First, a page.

Yeah, I move forward with the character. I also feel I have to be able to see it, smell it, feel it, hear it, I’ve gotta walk the walk, I’ve gotta visit the places, I’ve gotta be in the jungle at night, I’ve got to get up and walk by the Seine in the morning, or whatever, climb the stairs, climb the steeple. Adams climbed a steeple down at Christchurch in Philadelphia. I said, “I gotta climb that steeple, I gotta know what that was like.” And also that’s what I enjoy doing. And talk to people. I tell students, “Talk to people. Tell people what you’re working on. You never know who knows something, or someone.”
That goes against the grain for a lot of writers.
Some people are writers because they’re solitary. For you, writing a book seems to be like a communal event.
Oh, it is. People talk about, “Oh, it must be a lonely profession.” Far from it.
You obviously have no anxiety about showing…
Somebody stealing my terrific idea? Baloney, that’s not going to happen.
Or showing something that’s not finished?
Oh, I don’t show them what I’ve written, but I tell students when you go into a library it’s not just the treasures of letters and manuscripts and rare books that are in there, it’s the people that work there who are often the more important source for you than what you’re going to read, because they know so much, they can direct you to books you would never know about, or tell you the batch of letters that no one’s ever looked at over here. It’s often the secondary characters who are going to give you the most insight.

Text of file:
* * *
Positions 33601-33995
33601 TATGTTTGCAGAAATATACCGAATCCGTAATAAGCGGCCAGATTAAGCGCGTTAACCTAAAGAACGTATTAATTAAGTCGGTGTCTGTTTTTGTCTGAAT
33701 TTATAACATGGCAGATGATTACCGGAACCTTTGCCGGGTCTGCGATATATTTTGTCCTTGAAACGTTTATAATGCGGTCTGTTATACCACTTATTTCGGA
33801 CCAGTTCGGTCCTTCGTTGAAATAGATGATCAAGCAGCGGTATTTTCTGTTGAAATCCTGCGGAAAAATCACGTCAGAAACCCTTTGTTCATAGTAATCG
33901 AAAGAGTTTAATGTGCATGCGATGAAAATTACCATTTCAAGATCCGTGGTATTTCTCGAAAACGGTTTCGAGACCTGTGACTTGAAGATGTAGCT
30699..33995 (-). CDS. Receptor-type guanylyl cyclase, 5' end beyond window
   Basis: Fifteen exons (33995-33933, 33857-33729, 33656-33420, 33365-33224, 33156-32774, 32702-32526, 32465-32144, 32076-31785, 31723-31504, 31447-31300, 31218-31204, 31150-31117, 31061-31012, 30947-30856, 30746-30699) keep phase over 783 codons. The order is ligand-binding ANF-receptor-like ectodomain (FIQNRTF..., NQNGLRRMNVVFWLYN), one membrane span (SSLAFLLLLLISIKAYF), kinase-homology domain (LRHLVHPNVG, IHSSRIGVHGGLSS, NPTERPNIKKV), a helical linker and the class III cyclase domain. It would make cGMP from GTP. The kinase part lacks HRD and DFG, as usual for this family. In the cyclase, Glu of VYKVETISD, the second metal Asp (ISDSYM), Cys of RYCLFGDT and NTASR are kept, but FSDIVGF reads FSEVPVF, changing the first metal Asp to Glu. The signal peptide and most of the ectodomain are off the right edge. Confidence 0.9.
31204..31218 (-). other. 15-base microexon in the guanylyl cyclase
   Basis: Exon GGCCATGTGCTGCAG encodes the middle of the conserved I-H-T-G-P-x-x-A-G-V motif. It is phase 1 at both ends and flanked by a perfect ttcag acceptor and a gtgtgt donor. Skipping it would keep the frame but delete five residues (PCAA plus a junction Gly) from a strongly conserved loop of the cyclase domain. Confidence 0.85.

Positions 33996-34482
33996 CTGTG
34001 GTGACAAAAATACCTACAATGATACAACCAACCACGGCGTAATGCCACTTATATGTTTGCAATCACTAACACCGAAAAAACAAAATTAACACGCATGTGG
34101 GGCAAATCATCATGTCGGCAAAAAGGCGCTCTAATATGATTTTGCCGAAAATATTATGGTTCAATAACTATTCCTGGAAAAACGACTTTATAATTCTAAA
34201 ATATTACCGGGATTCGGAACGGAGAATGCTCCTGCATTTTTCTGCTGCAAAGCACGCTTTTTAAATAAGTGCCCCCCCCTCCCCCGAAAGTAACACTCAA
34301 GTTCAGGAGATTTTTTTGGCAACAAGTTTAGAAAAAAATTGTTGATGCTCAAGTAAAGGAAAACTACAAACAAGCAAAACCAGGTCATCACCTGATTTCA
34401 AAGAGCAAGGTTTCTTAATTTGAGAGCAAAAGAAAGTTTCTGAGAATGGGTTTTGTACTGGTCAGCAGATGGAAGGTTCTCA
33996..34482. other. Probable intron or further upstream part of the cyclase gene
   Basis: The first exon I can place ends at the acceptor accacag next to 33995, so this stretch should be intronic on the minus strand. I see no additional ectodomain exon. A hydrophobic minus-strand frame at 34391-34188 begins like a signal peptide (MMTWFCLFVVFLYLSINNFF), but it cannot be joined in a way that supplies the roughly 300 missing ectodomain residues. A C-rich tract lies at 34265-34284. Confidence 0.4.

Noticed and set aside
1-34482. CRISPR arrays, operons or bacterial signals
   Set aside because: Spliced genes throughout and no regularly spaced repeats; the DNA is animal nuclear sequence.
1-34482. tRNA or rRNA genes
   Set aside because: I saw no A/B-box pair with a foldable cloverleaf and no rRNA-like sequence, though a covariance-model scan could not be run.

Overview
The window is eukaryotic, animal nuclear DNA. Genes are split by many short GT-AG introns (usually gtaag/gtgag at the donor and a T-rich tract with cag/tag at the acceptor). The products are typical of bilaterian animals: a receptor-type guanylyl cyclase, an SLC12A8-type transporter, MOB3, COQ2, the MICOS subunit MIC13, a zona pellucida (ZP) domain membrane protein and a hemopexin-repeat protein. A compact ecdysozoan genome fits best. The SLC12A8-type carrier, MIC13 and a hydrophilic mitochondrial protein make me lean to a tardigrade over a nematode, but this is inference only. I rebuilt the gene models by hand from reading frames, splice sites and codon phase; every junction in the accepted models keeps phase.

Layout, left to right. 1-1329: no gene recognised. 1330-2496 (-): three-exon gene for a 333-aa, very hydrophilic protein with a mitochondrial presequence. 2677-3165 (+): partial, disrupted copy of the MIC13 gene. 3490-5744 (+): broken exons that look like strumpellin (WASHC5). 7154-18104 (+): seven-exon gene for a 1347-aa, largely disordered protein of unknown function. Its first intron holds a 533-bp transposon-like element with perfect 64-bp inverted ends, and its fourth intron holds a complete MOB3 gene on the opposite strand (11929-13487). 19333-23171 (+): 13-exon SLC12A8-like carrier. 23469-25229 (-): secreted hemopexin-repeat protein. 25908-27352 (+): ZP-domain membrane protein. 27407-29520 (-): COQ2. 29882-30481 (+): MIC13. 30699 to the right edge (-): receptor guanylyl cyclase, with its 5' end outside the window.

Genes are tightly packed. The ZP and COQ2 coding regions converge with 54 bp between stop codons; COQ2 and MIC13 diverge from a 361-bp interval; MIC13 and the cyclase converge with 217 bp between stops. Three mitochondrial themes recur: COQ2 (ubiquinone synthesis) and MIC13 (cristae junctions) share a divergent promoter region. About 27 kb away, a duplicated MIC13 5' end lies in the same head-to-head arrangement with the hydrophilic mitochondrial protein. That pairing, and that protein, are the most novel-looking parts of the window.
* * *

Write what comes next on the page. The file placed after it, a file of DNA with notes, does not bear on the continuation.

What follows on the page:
Into your primary character…
Yes, or deliver lines that are more important than the main character.
I’m impressed by a lot of things in the way your write, and sometimes I’m impressed less for what you do than for what you don’t do. There are no tangents in your approach to story-telling, no arguing with other experts, not a lot of speculating or armchair psychologizing about your characters’ motives. That must be deliberate.
It is, and I can tell you some other things I don’t do. These are my own house rules, so to speak. No contractions. I don’t use “can’t” or “don’t” and so forth. No quoting of present-day historians to substantiate my point. Leave them out. That’s off-stage. Don’t need that. And all my training as a writer emphasized the old adage, “Don’t tell me: show me.” Don’t tell me he’s a miser, show him being a miser.